Artificial intelligence and machine learning are extensively used in cyber defense, but what happens if they backfire and hackers use these technologies for crime? As they concentrate on the capabilities and benefits it can bring to everyday lives, companies have not really focused on how cybercriminals can use AI to create even more advanced and sophisticated threats.
The weaponisation of artificial intelligence has been widely debated. The exceptional growth of AI technology and systems may generate new threats and new attack vectors, and hackers could end up exploiting its vulnerabilities to undermine security of digital infrastructures. Malicious actors are constantly improving tactics, devising new, targeted attack strategies that could prove more powerful, while they get better at hiding their tracks.
Some 82 percent of IT security professionals are afraid Artificial Intelligence technology could be used for attacks against their companies, leading to data loss and reputation damage, according to a report from Neustar. Should their systems get hit by a cyberattack, their biggest fears are data theft (50%), a decrease in customer trust (19%), unstable business performance (16%) and an unforeseen cost of implications (16%). The most-feared types of threats include DDoS attacks (22%), system compromise (20% and ransomware (15%), according to the report. And for good reason: almost half of respondents were hit by DDoS attacks in Q3 this year.
“Organizations know the benefits, but they are also aware that today's attackers have unique capabilities to cause destruction with that same technology," said Rodney Joffe, Head of Neustar International Security Council and Neustar Senior Vice President and Fellow. “As a result, they've come to a point where they're unsure if AI is a friend or foe."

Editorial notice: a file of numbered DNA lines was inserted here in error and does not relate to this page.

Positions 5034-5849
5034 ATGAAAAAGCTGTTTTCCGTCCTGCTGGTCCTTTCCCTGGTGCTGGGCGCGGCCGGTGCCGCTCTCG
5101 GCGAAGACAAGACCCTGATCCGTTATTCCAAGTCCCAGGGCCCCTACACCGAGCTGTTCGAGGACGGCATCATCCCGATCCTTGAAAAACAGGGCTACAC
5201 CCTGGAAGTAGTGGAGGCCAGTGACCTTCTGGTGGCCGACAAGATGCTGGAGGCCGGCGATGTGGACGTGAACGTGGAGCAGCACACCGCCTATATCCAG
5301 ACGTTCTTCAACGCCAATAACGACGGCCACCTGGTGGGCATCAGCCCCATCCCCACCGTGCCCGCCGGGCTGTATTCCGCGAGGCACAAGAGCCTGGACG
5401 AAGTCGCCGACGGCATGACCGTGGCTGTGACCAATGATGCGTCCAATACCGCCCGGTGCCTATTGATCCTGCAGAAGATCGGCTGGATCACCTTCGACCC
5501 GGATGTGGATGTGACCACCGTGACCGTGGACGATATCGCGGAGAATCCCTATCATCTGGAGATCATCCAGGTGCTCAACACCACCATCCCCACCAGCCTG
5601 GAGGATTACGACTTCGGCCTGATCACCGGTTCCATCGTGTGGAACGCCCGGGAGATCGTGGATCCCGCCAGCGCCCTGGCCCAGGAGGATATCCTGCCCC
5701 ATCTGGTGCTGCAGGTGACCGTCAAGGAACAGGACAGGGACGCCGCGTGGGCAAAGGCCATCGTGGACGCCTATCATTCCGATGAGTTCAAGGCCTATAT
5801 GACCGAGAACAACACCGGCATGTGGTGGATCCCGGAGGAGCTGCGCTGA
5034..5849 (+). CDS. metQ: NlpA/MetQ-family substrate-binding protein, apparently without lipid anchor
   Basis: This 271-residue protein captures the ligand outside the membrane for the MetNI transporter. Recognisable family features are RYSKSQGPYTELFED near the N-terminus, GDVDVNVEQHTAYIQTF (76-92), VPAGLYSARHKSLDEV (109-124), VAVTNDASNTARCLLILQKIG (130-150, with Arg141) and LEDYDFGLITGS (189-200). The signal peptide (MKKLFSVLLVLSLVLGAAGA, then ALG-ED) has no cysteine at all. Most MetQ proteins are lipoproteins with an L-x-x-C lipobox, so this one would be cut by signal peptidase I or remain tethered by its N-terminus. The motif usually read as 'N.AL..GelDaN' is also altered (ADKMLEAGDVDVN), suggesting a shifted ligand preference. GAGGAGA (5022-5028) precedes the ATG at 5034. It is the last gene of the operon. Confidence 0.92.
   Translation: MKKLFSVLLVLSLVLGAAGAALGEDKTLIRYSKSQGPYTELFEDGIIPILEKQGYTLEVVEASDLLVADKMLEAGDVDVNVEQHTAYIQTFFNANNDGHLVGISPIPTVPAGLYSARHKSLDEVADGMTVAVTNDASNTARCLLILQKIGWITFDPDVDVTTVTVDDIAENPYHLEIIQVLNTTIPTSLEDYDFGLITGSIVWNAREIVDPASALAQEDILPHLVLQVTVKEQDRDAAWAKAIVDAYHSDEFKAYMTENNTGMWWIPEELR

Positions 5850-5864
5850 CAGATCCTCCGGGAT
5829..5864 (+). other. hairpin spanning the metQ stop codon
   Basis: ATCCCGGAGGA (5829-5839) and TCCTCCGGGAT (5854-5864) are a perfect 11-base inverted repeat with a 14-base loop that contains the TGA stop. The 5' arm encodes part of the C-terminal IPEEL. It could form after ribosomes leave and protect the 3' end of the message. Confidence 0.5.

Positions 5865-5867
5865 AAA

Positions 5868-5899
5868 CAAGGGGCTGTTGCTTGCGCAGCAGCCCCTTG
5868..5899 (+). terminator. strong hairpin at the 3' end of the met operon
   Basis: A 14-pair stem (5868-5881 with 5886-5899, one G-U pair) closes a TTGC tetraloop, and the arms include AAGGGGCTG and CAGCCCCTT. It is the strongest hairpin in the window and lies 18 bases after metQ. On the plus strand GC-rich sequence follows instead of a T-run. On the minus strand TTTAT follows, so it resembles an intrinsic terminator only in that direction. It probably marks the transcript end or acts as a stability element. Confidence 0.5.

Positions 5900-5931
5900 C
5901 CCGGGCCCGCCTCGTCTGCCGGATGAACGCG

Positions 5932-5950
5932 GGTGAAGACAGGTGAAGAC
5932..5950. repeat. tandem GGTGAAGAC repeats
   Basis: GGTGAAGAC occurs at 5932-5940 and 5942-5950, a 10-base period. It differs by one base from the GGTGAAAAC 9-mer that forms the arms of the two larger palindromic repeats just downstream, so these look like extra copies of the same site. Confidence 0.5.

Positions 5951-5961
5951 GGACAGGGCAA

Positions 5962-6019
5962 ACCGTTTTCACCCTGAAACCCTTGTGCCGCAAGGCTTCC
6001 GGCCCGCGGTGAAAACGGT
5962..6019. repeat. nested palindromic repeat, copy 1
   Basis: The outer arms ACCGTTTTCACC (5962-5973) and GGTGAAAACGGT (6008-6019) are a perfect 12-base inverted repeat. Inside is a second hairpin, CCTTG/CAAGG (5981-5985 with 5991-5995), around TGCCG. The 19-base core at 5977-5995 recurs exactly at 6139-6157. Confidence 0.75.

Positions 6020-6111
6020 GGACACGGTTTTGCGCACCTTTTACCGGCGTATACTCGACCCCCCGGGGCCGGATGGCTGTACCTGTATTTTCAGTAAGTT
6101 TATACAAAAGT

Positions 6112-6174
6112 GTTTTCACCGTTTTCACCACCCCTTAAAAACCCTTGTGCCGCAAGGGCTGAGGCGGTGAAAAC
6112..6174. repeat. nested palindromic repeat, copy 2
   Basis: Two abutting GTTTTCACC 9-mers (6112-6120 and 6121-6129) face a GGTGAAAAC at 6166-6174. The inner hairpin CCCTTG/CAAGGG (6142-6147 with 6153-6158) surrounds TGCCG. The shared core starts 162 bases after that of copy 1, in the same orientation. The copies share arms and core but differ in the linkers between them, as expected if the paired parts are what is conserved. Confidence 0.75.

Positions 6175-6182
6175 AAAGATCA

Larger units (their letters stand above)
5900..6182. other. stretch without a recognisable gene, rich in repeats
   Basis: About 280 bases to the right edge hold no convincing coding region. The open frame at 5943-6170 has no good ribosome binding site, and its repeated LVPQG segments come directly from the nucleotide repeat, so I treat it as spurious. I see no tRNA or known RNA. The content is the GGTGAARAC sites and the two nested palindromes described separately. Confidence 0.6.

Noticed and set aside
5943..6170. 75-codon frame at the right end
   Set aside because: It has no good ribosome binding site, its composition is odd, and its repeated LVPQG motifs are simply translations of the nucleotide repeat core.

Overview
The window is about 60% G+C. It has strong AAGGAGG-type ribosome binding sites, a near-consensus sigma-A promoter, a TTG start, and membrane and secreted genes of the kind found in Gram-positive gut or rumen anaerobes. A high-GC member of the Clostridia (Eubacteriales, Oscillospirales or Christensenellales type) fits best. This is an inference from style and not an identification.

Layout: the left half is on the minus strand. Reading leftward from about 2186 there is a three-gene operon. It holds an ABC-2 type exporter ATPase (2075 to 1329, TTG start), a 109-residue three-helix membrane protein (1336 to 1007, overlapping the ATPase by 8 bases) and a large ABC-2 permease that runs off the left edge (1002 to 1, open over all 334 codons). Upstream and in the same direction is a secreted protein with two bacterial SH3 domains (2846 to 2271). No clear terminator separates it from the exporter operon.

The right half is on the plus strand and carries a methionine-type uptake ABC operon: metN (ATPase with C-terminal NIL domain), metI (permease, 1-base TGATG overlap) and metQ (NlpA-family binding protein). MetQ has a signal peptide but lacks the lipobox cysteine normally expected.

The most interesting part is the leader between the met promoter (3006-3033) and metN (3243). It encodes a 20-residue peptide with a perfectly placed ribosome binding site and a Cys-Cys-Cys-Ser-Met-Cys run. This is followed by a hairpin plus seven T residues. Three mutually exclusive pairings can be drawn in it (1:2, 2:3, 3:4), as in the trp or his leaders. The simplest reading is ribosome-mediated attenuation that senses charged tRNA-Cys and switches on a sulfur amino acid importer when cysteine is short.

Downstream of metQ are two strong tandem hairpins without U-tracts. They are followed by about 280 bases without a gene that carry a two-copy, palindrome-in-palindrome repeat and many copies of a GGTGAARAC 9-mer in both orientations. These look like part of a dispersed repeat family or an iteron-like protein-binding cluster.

According to Dragoș Gavriluț, Antimalware Research Manager at Bitdefender, it would be a mistake for hackers not to incorporate machine learning algorithms in their schemes.
“Just as we use machine learning to learn from their behavior pattern, hackers can use the same algorithm to learn from ours; they can try to develop attack methods using machine learning that will give us a hard time to detect,” he explained.
Cyber criminals always seek ways to avoid being caught off guard by security software. Obviously, enterprises and IT executives must learn fast to improve anomaly detection rates and improve their cybersecurity strategies to prevent attacks and contain the aftermath.
From a young age, Luana knew she wanted to become a writer. After having addressed topics such as NFC, startups, and tech innovation, she has now shifted focus to internet security, with a keen interest in smart homes and IoT threats. Luana is a supporter of women in tech and has a passion for entrepreneurship, technology, and startup culture.View all posts
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